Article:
Beyoncé will have to re-record a title from her new album with hurtful lyrics

It’s not always easy to be a queen of song. Barely three days after the eventful release of his seventh solo album, called “Renaissance”, the controversies are linked for the American star. As of Saturday, the singer Kelis accused the RnB singer of having used an extract from her song “Milkshake”, released in 2003, without her authorization and without even having mentioned it in the credits of the album.

This Monday, it is a new title of “Queen B” which poses a problem: Heated. In this one, “Spazzin’ on that ass, spazz on that ass,” Beyoncé sang, in one of the original verses. However, in English, the word “spazz” in reference to “spastic” is used to make fun of people with disabilities.

It was “like a slap”

Spasms make it difficult to control muscles, especially the arms and legs, explains our colleagues from the American specialized magazine, Variety. They were also able to quote a press release from the singer’s teams which announced that these words would be deleted. “The word, unintentionally used in a harmful way, will be replaced,” reads the statement from Beyoncé’s team. It is not known, however, when the title will be re-recorded and modified.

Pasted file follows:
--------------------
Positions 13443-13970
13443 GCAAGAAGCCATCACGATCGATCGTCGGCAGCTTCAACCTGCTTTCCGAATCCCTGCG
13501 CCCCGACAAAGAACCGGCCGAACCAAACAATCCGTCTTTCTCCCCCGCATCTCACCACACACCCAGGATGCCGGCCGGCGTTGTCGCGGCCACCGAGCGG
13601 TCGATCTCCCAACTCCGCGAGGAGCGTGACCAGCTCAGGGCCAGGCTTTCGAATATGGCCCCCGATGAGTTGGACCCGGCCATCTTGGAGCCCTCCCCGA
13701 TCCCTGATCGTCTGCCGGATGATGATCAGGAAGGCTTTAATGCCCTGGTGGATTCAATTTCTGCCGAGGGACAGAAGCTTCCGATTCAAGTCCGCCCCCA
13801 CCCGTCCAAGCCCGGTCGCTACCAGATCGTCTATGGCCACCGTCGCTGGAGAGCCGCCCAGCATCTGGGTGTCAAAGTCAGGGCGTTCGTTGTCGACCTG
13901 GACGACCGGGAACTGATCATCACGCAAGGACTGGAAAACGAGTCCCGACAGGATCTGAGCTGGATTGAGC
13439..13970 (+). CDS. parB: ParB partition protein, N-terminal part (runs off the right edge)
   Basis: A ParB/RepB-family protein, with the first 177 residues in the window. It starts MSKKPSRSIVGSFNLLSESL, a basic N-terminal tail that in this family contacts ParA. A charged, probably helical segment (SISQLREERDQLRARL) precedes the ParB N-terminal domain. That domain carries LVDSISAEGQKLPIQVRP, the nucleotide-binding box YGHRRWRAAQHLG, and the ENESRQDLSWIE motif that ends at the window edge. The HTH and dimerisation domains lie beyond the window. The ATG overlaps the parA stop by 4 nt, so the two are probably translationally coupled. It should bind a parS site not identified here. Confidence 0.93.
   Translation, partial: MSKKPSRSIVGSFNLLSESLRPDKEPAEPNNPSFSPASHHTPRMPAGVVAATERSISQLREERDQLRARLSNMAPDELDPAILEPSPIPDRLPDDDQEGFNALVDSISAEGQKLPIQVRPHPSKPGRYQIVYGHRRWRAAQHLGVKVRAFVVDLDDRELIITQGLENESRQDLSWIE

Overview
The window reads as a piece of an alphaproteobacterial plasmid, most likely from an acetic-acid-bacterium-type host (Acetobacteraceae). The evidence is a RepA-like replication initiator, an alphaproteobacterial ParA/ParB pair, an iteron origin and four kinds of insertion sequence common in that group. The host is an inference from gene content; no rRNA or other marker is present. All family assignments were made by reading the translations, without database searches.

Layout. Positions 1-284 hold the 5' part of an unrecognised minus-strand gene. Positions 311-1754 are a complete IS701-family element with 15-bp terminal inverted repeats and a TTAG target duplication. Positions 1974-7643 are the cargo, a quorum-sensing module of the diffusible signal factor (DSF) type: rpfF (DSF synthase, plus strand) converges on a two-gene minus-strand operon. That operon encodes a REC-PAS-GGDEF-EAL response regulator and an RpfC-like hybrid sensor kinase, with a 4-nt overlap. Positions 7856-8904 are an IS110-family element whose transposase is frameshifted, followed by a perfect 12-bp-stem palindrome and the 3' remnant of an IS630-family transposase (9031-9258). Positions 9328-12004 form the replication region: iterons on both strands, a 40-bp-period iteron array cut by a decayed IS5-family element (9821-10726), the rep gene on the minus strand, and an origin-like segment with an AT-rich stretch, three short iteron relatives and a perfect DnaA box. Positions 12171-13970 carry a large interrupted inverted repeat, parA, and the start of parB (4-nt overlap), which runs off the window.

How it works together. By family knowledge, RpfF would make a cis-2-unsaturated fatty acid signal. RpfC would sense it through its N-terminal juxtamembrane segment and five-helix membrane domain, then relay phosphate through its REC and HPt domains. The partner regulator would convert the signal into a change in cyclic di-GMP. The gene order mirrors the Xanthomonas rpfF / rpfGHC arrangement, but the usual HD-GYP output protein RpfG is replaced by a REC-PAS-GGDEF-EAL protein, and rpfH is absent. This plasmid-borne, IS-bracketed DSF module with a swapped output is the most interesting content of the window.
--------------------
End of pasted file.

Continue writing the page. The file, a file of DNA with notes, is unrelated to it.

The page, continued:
When fans heard Beyoncé’s track on Friday, it was “like a slap in the face,” disability advocate Hannah Diviney told the BBC. “I’m tired and frustrated that we’re having this conversation again so soon after receiving such a meaningful and progressive response from Lizzo,” Diviney continued.

Indeed, Beyoncé’s choice to delete the lyrics follows the same decision by Lizzo a few days ago. The rapper used the same term in her song “Grrrls” from her latest album, “Special.” “Let’s be clear on one thing: I don’t want to promote derogatory language,” Lizzo wrote on social media while announcing the upcoming lyric change.

The controversy over Beyoncé’s song doesn’t seem to be stopping Renaissance’s meteoric rise up the charts. It should even be at the top of all the rankings of the entire planet. In the United Kingdom, the BBC notices that it already has more listens than the five other albums put together that follow it.

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